Another way I would describe this, is to say that we all have a sphere of concern. But then our sphere of influence is very small, and that’s what frustrates architects and planners and makes them cynical! We can talk about all these issues in this interview, but when I come back to the office, I’m designing a house or a kitchen detail, so how do I even connect my thinking across scales and concerns? I hope the biggest impact that the pandemic has is to push architects and planners to make this intersection between our spheres of concern, which must keep growing and become more ambitious but we also make our influence more ambitious. And our influence can become more ambitious in two ways. One is by imagining our agency as civil society in relationship to patronage, and how can we sometimes challenge it. The second way is to continuously nestle scales, and the different operations we can do at every scale. We have to be able to recognize that when we are training professionals that we are preparing them to realize what issues are best addressed at what scales, and therefore what is the instrumentality you need at that particular scale. At some scales you need some understanding of urbanism, at some scales you need just the understanding of tectonics, at the territorial scale you also need the understating of politics and governmental agencies. I think urban planners should be made aware of the tectonics of architecture, and architects about what urban planners do. I think disciplinary silos are actually coming in the way.

As the Chair of the Department of Urban Planning and Design at Harvard GSD, what do you think will be the impact of this situation in the way of envisioning urban planning pedagogy?

Following the previous argument, I would say that it will be an attempt to create bridges or dissolve to the extent possible the disciplinary divisions caused by the ‘silo‘ effect. Or put another way perhaps facilitate a sense of cultural empathy and understanding between the disciplines, so we realize that there has to be synergies in order to simultaneously work across the different scales. I think in any crisis, structural cracks become more visible, because society gets challenged, and I think we have to use this moment to recognize and address all the inherent and systemic faults in society. In the USA for instance, African Americans and minority communities have been affected much more by the pandemic, and the inequities already present have been accelerated. How do we get more architects from minority communities to engage with the profession? What is then the criteria for licencing an architect in this context? Of course, it has to do with benchmarking quality and competency etc., but does this also become exclusionary in terms of privilege – and that is a structural question. This become a moment to actually recognize these shortcomings. I think what we have to do is to go deeper looking at the structural problems that the pandemic has surfaced and begin to address them through pedagogy.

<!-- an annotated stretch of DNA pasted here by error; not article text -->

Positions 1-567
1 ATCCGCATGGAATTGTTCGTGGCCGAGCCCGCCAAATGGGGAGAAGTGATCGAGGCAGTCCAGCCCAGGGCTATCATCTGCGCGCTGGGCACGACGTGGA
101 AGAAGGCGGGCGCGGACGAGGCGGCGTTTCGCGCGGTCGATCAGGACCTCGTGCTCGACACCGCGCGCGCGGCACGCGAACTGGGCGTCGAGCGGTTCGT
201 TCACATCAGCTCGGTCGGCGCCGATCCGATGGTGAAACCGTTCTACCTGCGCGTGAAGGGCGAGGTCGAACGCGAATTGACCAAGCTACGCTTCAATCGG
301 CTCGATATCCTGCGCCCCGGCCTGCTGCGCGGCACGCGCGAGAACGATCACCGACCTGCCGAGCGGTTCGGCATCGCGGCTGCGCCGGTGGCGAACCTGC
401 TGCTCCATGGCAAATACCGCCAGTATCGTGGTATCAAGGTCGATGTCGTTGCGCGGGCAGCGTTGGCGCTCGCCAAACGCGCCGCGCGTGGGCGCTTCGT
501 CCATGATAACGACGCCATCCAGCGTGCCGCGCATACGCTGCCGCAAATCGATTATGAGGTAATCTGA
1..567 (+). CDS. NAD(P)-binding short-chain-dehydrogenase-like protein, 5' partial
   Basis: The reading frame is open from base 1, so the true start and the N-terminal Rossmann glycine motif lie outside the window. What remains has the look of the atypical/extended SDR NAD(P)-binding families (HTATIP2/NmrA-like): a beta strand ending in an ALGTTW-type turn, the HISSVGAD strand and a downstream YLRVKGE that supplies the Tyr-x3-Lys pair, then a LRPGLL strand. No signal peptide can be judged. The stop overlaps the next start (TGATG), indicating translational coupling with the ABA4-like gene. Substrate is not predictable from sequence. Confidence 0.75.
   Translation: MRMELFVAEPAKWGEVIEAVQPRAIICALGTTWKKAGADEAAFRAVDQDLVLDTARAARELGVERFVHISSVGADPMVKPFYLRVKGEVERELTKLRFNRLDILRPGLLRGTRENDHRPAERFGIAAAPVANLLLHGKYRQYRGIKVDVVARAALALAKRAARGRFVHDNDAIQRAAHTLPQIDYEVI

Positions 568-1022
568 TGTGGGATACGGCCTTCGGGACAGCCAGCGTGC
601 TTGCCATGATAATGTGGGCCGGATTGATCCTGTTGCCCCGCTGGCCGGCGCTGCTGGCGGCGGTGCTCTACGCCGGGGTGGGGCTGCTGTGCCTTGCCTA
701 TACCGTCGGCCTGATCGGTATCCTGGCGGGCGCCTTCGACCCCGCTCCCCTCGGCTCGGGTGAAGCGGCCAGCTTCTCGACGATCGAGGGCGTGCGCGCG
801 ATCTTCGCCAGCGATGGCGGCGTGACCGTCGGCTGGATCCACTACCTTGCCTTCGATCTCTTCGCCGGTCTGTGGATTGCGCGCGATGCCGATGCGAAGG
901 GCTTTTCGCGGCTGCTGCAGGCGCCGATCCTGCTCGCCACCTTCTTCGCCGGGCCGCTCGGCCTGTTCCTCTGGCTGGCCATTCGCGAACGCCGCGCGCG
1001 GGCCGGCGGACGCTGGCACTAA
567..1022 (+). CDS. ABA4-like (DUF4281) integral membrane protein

Lastly, when I see the students responding here in the USA to questions of race, and attacking icons like Fredrick Olmsted or Philipp Johnson – I absolutely agree with the students. But, as a pedagogue or as a teacher, my reading of the situation is that a generation is demanding, and we owe it to them, that through education, we provide multiple lenses to see the world, not a singular lens. The students are not saying we don’t want to look at Olmsted or Johnson’s work, but instead are asking to see all the aspects of the person so they are equipped to make a sound and well-articulated judgement. It is the same for the removal of statues and responses to monuments of the civil war or slavery. Don’t let one single narrative be celebrated because the other narratives have equal validity. Just as a conclusion, I would say that the impact of the pandemic and everything that gets surfaced because of it, would equip students to see the world in multiple ways, and therefore be able to see things more critically. I think the more critically you see things, the more effectively and with more confidence you can intervene to make change. Then of course, the challenge is how you move from the critical to propositional – and this I suppose is the central mission that motivates us as teachers?


Interview with Rahul Mehrotra realized by TRANSFER editor Isabel Concheiro on July 21, 2020

17.Sep.2020 2413 views
Rahul Mehrotra Rahul Mehrotra

Rahul Mehrotra (1959) is an architect, urbanist and educator. He is Chair and Professor of Urban Design and Planning, and Director of the Urban Design Program at the Department of Urban Planning and Design at Harvard GSD. He studied at the School of Architecture, Ahmedabad, and graduated with a Master’s Degree in Urban Design with distinction at Harvard GSD (1987). He is the Founder Principal of the Mumbai + Boston based firm RMA Architects, that has designed projects that range from interior design and architecture to urban design, conservation and planning. Mehrotra has long been actively involved in civic and urban affairs in Mumbai, having served on commissions for the conservation of historic buildings and environmental issues with various NGOs and Civic groups, and from 1994 to 2004, as Executive Director of the Urban Design Research Institute in Mumbai. He has written and lectured extensively on issues to do with architecture, conservation, and urban planning and design in India. His writings include, among other, coauthoring Bombay: The Cities Within (2001), The Fort Precinct in Bombay: Conserving an Image Center (1995), and Architecture in India – Since 1990 (2011). His most recent book is on 30 years of reflecting as a practitioner in India and is titled – Working in Mumbai – the works of RMA Architects (2020).

The stopped present could be a good place from which to look at the near past and, most of all, the future.

TRANSFER NEXT aims to invite shared reflections on the new scene that coronavirus will probably usher in.